Big Boss carries his disabled friendThe dehumanization extends to the leaders. Snake is defined by his pain. After the surprise attack that drives the game’s plot, his body was painstakingly reconstructed. However, many scars remain. Most notably, he has a missing hand and a piece of shrapnel protruding from his head like a devil’s horn. His injuries act as a visual metaphor for his existence. He carries the revenge he seeks on his body. These wounds even make him a more effective soldier. His missing limb is replaced by a high tech arm, that acts as a weapon that can be upgraded and changed. Beyond his visual appearance, he barely speaks and he is played by a different voice actor than every other game in the series. Through these details, it is clear that he has lost himself to the machine of war.

As another example, your right hand man, Kazuhira Miller, lost two limbs in the explosion that maimed you. Unlike the player, he refuses to replace his lost limbs with prosthetics. He believes that their absence will remind him of what he has lost. He believes that his pain and resentment will make him a better tool of war. The point is not that Miller is less than human because he is disabled, but that he intentionally holds onto his anger to become a warrior.

A man on fire, made of bullets and schrapel, stands in front of a white horse which has a unicorn hornNo character better embodies the game’s metaphors about the dehumanization of war than “the man on fire.” He is a resurrected enemy that has lost all ability to speak or act. He is able to absorb every attack, only to throw it back and cause more destruction. This is a blatant metaphor for the machine of war. The more you attack it, the more strength it gains. The “man on fire” also acts as a foil for the player. His image mirrors the player’s, including the “horn” of shrapnel crowning his head. The cutscenes show him looming over the camera. He embodies the hatred and pain within Snake and thus is able to overpower him. From the early moments of the game, “the man on fire” remains a constant presence and threat. He is a reminder of what you are truly doing.

The lone positive example is Quiet, because she chooses to leave the world of war behind. She is an assassin who attempts to kill Snake, but eventually joins him after he spares her life. She can teleport and is an unnaturally good shot. These abilities are granted by parasites that prevent her from speaking. Clearly, she has also been damaged by war. But unlike Snake, Miller, and “the man on fire”, she is not consumed by it. She joins Snake out of gratitude and remains separate from his military culture. Miller and the other soldiers do not trust her, because she is different from them. She has freed herself from adherence to revenge or war. All other characters circle around Snake. They may not always agree with him, but they defer to him and take his orders. Quiet respects Snake in a way that is beyond that. If the player takes her on missions, she is unpredictable and will take action without player prompting. She disobeys Snake, even as she fights beside him. Partway through the game it is revealed that Quiet’s parasites would infect and kill Snake and the rest of his mercenary crew if she spoke. She was sent to finish him off, but rather than indulging vengeance, she does not speak. Eventually, she parts ways with Snake in order to save the Diamond Dogs from herself. She is the only character to leave voluntarily. She refuses to define herself by the machine she was a part of.  While the other characters embrace pain to become less human, Quiet heals herself and finds her humanity again.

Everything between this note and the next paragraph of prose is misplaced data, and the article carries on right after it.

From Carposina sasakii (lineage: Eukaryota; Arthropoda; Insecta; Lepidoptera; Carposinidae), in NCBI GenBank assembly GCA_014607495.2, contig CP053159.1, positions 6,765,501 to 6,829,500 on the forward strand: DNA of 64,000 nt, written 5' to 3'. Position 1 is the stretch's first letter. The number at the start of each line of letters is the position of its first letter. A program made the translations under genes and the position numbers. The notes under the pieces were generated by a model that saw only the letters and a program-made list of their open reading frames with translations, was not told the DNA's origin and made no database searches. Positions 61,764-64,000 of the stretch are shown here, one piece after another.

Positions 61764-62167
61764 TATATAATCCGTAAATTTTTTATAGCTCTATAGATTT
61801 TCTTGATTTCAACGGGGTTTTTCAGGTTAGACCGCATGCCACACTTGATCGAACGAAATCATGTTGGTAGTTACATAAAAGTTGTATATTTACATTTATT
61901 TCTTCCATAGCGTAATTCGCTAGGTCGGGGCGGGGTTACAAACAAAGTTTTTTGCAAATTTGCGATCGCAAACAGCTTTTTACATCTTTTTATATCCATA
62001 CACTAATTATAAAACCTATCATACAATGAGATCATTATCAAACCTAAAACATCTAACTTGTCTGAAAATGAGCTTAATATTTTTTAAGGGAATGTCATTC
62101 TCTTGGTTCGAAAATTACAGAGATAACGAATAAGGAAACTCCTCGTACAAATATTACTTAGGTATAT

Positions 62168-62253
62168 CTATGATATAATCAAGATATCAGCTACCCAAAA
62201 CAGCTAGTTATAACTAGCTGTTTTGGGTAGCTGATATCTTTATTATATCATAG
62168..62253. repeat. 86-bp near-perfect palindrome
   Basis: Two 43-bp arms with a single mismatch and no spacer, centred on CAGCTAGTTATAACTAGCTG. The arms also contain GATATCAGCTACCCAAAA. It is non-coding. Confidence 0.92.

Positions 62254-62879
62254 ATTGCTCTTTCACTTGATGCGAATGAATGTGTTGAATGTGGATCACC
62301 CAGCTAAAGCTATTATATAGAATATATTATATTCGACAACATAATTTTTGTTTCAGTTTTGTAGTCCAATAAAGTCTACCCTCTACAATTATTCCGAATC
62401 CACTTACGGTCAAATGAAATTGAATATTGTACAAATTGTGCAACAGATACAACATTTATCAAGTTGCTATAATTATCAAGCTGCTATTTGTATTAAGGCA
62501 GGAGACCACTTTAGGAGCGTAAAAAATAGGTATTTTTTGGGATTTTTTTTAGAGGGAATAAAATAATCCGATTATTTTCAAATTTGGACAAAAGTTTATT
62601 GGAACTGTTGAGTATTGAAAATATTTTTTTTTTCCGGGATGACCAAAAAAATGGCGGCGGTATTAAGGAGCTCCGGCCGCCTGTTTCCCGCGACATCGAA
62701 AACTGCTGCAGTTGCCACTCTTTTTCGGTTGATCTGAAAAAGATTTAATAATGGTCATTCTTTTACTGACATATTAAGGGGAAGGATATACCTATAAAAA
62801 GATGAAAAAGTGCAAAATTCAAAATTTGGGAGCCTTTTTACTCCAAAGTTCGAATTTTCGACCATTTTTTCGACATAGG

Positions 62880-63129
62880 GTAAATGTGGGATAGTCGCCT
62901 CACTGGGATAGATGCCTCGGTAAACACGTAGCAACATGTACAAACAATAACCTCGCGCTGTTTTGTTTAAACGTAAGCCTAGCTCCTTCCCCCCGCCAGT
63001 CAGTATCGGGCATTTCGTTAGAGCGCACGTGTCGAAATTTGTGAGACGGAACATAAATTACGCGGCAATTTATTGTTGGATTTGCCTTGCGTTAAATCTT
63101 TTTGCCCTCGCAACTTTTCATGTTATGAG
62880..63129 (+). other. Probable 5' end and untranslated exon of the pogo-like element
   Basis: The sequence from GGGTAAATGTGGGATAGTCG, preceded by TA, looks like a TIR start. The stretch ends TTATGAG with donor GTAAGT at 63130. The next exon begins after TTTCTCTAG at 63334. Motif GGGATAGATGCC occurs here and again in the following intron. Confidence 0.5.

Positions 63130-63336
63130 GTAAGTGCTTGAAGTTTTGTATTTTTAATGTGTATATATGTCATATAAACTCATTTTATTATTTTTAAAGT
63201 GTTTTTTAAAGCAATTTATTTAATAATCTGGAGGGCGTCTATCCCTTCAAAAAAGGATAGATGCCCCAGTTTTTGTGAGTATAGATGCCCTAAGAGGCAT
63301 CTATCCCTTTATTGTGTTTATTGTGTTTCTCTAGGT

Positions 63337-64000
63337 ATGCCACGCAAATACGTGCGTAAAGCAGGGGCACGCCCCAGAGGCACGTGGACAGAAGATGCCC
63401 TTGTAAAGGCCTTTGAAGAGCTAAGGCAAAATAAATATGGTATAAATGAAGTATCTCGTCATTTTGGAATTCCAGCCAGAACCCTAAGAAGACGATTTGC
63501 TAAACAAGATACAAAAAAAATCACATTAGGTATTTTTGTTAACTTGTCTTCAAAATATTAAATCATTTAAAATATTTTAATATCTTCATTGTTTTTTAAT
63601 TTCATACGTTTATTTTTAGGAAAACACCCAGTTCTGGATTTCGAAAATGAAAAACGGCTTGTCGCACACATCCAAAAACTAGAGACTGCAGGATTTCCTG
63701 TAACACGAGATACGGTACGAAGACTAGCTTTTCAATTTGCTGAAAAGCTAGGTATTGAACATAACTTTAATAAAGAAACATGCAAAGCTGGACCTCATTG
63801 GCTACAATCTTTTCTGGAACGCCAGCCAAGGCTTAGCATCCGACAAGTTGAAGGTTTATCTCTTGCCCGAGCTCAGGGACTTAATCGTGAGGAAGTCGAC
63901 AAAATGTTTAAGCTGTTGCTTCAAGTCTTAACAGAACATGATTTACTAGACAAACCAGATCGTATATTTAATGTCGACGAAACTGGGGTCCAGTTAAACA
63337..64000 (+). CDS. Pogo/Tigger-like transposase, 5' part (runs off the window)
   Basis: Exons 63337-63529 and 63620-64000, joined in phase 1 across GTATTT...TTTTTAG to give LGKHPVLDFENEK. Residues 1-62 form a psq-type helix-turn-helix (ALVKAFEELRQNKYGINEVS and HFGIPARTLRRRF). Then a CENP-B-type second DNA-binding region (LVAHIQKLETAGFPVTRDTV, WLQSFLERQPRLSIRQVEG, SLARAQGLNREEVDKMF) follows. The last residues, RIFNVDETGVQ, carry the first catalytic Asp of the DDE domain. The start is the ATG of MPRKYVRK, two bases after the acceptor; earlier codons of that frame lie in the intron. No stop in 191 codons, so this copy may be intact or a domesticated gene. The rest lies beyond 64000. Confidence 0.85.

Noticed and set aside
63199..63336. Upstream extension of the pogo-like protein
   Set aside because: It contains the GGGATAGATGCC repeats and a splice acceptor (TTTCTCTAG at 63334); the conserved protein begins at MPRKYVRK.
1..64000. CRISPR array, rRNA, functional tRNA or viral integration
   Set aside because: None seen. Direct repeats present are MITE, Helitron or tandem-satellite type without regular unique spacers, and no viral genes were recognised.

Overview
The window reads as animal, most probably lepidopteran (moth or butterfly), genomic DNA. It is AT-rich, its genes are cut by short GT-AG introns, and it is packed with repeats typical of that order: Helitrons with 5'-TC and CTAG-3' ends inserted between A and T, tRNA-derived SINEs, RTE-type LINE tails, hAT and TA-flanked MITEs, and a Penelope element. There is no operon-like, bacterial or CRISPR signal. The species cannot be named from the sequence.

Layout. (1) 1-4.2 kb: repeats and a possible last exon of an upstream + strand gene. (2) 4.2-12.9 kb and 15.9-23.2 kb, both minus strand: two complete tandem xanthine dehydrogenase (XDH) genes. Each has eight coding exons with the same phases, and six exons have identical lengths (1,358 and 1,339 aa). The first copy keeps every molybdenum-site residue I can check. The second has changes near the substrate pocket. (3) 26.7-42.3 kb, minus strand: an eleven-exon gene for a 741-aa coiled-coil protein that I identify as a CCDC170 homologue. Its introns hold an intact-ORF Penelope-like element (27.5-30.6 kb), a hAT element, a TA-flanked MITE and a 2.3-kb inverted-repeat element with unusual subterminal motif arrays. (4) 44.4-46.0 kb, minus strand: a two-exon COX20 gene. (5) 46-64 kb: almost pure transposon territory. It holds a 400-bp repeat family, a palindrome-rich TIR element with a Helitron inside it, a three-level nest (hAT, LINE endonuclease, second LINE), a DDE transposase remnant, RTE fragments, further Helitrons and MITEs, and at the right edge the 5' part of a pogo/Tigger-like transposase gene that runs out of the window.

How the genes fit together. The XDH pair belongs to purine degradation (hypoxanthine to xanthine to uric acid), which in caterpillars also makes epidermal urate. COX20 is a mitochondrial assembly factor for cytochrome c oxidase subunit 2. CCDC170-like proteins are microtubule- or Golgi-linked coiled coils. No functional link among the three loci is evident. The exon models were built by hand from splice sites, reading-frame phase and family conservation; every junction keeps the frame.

A close up of the female character Quiet's faceMGS5 is a game about self-destruction. It shows us people that enter the world of war and revenge only to become something else. They become twisted and changed, blackened in the fire that consumes all who enter war. It postulates that we become less human as we embrace the machine and more human as we break from it. While the game actively encourages the use of the military industrial complex, it also shows what horror that complex can cause. It shows how war can demonize and destroy us. The titular phantom pain is the loss of our souls. It is the loss we feel when we lose ourselves.